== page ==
The witness is rarely the manager, and, WHAT "interrogatories"? Again, if the defense wants to paint their client as a moron who can't do what teenagers successfully do every day, then I'm not sure if that would be the best course of action. Not sure if I have ever seen the "my client is a morn" defense work before. But, I guess there's always a first time.

    I am not saying it will go to trial. We are discussing what would happen if it did. Also, "throwing crap against the wall" is done by both sides...equally!
    The prosecution tends to have greater limits on what they can toss against the wall. If they toss something, they'd better be able to support it. The defense can speculate in an effort to cast reasonable doubt.

    Saying the other side doesn't stand a chance is what both sides say. And when one sides loses, the loser will always have an excuse for why he lost.
    Sure. Most of the time it's that they did not manage to sway the jury. And, you might be surprised how often one attorney or the other will acknowledge their case is weak. In my experience the prosecution is often more confident because THEY get to choose which cases go to trial and which get pled out or dropped. They tend to only take cases to trial that they stand a good chance of winning. It's a matter of resources. Defense attorneys don't usually have an option, they have to respond to the DA's decision, so they are more likely to be left with a dog of a case whereas the prosecutor is more likely to have a strong case.
    **********
    Retired Cal Cop Sergeant & Teacher

    Seek justice,
    Love mercy,
    Walk humbly with your God

    -- Courageous, by Casting Crowns ... http://www.youtube.com/watch?v=pkM-gDcmJeM

  5. #25
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    Jun 2006
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    Default Re: Shoplifting

    I'm curious, Harold. What is your definition of a real "trial lawyer"? Perhaps knowing how you interpret the phrase would help create a meeting of the minds.

    I'm just asking for a definition - this is not intended as a put down, a rebuttal, or any other kind of insult. Just a question.

  6. #26
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    Default Re: Shoplifting

    Quote Quoting Harold99
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    I don't have time now but in my case there were five lawyers involved in my trial. Only one was a real 'trial lawyer'. Yet I am sure they all call themselves trial lawyers because they get involved in trials.
    Then I still don't know what your definition of a trial lawyer is. But that's a rabbit hole we don't really need to go down for this thread, so save the time on it. That's certainly not going to help the OP with his situation. Suffice to say that if your definition is a lawyer who exclusively litigates cases and nothing else then you are quite right I'm not a trial lawyer under that definition.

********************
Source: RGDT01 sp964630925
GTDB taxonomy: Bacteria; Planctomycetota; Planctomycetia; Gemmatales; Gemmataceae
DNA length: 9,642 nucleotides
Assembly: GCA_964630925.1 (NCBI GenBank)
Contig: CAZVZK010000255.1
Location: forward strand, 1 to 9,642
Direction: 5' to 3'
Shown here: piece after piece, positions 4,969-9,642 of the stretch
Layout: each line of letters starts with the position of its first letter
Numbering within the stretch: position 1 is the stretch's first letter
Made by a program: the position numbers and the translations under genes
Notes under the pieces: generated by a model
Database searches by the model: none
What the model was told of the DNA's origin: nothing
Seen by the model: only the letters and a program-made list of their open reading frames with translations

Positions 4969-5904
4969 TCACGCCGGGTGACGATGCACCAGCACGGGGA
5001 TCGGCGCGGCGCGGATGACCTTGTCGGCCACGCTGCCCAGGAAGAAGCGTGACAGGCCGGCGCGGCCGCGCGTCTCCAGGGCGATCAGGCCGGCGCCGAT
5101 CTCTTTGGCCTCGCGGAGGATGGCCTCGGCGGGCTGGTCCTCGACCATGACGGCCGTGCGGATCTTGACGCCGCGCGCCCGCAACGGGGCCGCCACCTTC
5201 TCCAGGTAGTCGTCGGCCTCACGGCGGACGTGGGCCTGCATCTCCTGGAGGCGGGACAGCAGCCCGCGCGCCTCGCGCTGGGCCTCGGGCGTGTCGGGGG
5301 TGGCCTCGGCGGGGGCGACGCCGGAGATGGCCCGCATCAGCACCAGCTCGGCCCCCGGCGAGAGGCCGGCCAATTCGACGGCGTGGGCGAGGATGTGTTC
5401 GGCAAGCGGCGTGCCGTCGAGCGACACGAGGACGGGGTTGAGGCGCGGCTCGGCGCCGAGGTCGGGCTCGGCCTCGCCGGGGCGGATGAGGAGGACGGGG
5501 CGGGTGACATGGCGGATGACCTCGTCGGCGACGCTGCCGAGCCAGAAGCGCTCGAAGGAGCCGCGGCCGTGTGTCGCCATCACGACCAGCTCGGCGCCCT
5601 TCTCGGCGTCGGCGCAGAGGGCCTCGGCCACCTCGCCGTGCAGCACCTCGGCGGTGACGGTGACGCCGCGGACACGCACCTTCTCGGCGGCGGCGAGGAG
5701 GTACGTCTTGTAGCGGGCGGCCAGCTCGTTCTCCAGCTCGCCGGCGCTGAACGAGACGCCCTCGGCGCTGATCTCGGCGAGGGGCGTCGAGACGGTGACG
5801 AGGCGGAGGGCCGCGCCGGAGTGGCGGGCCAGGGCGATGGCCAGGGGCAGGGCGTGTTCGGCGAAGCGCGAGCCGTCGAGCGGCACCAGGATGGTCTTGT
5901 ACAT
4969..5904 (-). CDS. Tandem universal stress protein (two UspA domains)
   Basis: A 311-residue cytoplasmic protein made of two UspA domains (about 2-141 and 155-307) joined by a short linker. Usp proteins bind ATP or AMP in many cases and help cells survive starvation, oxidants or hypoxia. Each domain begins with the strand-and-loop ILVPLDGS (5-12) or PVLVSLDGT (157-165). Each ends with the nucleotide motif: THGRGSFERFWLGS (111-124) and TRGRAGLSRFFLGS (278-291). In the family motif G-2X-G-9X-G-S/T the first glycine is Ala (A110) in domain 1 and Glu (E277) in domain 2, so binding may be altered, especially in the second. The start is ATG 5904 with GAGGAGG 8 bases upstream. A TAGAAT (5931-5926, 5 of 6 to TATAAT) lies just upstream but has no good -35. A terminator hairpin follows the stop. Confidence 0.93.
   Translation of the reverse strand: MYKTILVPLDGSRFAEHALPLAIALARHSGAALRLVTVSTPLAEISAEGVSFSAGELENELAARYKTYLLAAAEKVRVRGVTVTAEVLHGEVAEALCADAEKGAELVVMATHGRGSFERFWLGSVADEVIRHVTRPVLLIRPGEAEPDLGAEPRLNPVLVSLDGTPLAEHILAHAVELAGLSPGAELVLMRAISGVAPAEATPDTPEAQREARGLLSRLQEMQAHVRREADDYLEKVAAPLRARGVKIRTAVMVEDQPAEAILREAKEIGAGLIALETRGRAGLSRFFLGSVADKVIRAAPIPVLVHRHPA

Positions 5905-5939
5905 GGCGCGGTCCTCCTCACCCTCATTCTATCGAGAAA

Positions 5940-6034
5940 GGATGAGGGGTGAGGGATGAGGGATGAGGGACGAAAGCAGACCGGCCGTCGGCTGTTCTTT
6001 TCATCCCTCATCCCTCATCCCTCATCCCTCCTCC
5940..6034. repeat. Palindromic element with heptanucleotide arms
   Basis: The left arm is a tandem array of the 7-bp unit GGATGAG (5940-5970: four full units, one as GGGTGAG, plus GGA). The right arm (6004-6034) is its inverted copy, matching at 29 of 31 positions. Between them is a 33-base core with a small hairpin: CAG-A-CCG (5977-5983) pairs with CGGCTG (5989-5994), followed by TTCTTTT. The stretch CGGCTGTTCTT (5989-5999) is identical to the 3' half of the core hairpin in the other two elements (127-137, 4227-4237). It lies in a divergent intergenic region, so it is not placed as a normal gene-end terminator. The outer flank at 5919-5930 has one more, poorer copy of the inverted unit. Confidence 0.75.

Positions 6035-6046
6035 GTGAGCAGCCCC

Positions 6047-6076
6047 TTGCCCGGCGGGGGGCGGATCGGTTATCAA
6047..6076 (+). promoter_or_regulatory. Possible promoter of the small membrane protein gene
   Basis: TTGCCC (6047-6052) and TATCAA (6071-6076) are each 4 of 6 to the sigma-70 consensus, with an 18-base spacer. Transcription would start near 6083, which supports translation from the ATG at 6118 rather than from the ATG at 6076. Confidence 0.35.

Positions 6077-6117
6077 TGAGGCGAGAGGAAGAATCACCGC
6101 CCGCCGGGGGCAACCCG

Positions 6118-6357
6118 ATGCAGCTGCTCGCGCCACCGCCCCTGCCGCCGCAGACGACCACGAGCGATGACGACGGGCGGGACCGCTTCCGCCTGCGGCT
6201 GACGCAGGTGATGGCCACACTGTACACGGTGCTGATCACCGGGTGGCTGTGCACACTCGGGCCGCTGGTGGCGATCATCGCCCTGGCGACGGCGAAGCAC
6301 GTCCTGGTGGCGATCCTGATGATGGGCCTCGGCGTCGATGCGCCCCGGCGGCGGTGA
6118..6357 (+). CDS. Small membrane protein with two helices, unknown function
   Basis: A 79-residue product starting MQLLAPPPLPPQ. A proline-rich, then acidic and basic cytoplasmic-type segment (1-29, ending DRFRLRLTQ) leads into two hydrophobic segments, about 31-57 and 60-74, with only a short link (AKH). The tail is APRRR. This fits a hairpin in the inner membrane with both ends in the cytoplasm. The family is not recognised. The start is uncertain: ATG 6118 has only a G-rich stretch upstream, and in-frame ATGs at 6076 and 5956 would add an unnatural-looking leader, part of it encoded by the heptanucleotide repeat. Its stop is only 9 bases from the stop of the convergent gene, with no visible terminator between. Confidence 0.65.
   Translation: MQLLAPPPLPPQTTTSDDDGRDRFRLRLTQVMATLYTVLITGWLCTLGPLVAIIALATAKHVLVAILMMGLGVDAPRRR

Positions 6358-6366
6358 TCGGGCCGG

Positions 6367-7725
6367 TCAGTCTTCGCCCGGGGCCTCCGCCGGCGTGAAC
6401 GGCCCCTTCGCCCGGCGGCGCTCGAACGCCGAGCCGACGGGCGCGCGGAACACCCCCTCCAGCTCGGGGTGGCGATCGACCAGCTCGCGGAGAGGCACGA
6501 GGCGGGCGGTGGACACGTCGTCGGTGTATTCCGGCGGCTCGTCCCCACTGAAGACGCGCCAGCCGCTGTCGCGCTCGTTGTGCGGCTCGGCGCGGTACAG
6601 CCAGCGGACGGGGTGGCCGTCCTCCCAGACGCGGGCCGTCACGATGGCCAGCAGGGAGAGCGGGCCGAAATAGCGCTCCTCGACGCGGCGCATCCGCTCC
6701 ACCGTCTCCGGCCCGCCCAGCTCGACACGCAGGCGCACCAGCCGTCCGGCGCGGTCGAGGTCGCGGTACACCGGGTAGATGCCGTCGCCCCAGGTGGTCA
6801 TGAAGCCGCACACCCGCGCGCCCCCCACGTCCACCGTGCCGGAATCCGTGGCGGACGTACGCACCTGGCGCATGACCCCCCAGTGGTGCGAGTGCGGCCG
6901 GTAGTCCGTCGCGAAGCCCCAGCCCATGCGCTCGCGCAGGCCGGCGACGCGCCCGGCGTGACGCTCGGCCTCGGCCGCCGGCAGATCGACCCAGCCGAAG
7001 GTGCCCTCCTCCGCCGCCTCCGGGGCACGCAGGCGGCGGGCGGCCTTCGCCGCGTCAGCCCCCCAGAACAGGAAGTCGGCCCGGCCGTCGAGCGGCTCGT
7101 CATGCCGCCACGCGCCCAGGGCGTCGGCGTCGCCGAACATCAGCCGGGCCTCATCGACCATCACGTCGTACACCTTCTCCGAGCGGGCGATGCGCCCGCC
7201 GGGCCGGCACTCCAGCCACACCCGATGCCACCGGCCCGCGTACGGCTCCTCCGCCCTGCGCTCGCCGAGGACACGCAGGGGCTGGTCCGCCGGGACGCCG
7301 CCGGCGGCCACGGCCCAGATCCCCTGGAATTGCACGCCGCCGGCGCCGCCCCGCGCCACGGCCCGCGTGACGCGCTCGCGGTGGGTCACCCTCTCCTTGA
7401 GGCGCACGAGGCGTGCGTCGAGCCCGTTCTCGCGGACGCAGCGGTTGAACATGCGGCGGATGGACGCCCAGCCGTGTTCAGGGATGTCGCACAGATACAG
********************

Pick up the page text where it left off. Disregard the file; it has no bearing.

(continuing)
Quote Quoting cdwjava
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    Not sure if I have ever seen the "my client is a morn" defense work before. But, I guess there's always a first time.
    It's not the strongest defense you'd want to play as a defense lawyer, but if there's nothing better then in at least some kinds of cases it can work. I can't speak to how well it would work in a shoplifting case but that defense has worked in some tax evasion cases.

  7. #27
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    Default Re: Shoplifting

    Quote Quoting Taxing Matters
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    I still don't know what your definition of a trial lawyer is.
    Quote Quoting cbg
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    I'm curious, Harold. What is your definition of a real "trial lawyer"?
    On my 50 mile ride this morning I had time to think about this.

    The term 'trial lawyer' is a term, likely, crafted by lawyers to be used on civilians, clients and potential clients of lawyers. I highly doubt it has any significance between lawyers in describing what type of lawyer they are or how good they are in a courtroom. It’s like saying he is a contractor that knows how to hold a hammer. Saying a lawyer tries cases, from time to time, says nothing about him. But if a lawyer says “I’m a trial lawyer” we are all supposed to be impressed with that self-imposed title.

    Most professions like surgeons, who we also trust with our lives, are graded and overseen by their peers. Lawyers are not. If a heart surgeon kept losing patients that he should not be losing, he would no longer be a heart surgeon. If a lawyer kept losing cases he should be winning, nobody would know about it and he would go on trying cases. And, he’d keep touting that he a 'trial lawyer.' Similar to contractors that are also not graded by their peers. But people do not put their lives in our hands like they do with lawyers.

    Even cyclists, we are graded by the UCI. There are seven levels of cyclists…open class, category 5-1, and then pro. And even pros have levels amongst them. Same with UFC fighters.

    Lawyers have no grading system between them. They think if they say “I’m a trial lawyer” because he’s tried cases, that it means something.